Pushing for more women in police forces, the Union ministry of home affairs has advised the Haryana Police to introduce ‘gender budgeting’ in allocation of police funds to provide ample facilities and equipment for women police personnel in the state.
The suggestion for gender budgeting in planning to earmark funds for women police personnel from the overall budget was made by the MHA in a letter to the state police two months ago, according to a ministry official.
The official said the home ministry had first taken up the issue with the state police in a meeting chaired by additional secretary, home, BK Prasad in August 2014 to discuss the state action plan under the Scheme for Modernisation of State Police Forces.
Besides gender budgeting, the state authorities were also asked to provide facilities such as toilets, restrooms and common rooms for women police personnel in all the existing and proposed police stations and administrative buildings in the state, according to minutes of the meeting sent by the home ministry to Haryana DGP last September.
The home ministry, which woke up to the issue after a parliamentary committee last year pointed out deficiencies in basic facilities for women police personnel, had issued detailed guidelines on building designs to all the states in this regard.
However, a top state police officer said that while he was not aware of such directions, there were several ongoing works and proposals to provide better facilities to women personnel in the state. The parliamentary committee on empowerment of women, in its report on the ‘Working Conditions of Women in Police Force’, had expressed dismay over the inadequacy/non-availability of basic amenities such as toilets and restrooms for women at their place of posting in states across the country.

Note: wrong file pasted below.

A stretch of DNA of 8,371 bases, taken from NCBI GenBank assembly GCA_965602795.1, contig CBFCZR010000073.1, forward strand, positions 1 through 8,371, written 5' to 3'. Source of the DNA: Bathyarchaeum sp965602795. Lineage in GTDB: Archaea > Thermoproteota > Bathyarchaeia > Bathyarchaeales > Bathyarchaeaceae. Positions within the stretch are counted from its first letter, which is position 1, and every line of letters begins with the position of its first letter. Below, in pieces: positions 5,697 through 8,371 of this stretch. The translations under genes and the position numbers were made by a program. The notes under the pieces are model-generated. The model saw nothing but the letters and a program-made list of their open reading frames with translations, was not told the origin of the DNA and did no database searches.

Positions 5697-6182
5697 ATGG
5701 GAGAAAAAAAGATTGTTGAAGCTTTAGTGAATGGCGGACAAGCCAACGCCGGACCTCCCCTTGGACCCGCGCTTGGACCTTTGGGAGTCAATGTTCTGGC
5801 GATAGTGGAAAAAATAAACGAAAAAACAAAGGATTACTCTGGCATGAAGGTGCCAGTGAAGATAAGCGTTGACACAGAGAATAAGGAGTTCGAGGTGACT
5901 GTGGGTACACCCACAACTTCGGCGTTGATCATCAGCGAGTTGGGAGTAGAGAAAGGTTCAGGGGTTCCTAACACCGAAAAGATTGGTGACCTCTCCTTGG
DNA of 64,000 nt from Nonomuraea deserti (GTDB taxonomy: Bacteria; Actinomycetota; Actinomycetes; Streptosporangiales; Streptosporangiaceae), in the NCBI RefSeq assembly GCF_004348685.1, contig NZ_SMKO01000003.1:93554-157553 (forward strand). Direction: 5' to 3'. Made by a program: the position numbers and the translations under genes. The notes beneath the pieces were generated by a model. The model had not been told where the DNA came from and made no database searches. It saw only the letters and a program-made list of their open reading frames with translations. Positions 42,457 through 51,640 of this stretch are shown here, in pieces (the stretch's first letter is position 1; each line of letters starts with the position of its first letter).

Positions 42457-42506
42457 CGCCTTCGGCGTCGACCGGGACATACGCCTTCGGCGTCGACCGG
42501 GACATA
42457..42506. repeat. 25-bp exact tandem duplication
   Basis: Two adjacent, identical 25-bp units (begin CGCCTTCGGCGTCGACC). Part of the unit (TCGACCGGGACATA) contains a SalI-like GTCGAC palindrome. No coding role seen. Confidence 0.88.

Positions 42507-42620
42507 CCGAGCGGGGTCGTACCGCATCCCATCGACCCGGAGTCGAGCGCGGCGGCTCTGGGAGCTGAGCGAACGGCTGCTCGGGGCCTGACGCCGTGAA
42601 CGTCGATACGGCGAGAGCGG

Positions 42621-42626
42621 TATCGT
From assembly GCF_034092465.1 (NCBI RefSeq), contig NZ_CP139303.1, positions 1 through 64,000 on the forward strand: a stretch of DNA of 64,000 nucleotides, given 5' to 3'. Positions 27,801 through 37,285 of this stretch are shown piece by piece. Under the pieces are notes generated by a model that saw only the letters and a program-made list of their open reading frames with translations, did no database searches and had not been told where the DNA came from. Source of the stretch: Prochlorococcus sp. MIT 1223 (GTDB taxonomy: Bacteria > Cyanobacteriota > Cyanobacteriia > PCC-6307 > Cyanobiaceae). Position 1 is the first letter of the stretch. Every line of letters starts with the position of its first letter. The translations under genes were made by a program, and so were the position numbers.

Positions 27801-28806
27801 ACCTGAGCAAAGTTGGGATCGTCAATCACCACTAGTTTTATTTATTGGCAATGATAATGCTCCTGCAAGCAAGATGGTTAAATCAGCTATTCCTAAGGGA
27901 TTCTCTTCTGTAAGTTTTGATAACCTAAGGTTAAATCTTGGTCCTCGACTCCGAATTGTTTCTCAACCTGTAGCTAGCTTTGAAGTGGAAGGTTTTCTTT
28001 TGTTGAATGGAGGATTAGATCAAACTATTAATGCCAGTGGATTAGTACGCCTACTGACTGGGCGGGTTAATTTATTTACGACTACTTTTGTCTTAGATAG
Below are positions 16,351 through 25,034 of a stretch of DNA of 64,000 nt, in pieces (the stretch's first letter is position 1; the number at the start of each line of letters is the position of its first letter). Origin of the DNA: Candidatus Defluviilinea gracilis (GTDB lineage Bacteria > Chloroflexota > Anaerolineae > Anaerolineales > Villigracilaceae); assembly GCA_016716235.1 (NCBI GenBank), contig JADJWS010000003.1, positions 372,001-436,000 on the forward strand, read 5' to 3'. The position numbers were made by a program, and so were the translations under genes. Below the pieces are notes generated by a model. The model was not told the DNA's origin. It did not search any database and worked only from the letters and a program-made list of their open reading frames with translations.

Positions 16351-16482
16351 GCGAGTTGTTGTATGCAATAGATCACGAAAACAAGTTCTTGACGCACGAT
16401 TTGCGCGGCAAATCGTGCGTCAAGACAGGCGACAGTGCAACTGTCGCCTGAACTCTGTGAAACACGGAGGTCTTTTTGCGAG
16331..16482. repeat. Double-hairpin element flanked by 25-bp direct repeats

Besides strongly recommending immediate remedial measures, the panel had also frowned on the central government for failing to ensure 33% representation of women in the police force. While the Centre has been advocating increase in the number of women police personnel, they constitute less than 6% of the actual strength of the state police forces in the country.
Haryana, which has received roughly `100 crore from the centre in the past five years under the police modernisation scheme is a tad better than the national average, with women police personnel constituting 7.5%. Maharashtra (15%) and Tamil Nadu (11%) are the states with highest representation of women in police force while Chandigarh (13.5%) tops among union territories.
Last week, Gurgaon-based RTI activist Harinder Dhingra had also submitted a complaint to the State Human Rights Commission about non-availability of separate toilets for women police personnel in nine police stations of the Gurgaon commissionerate.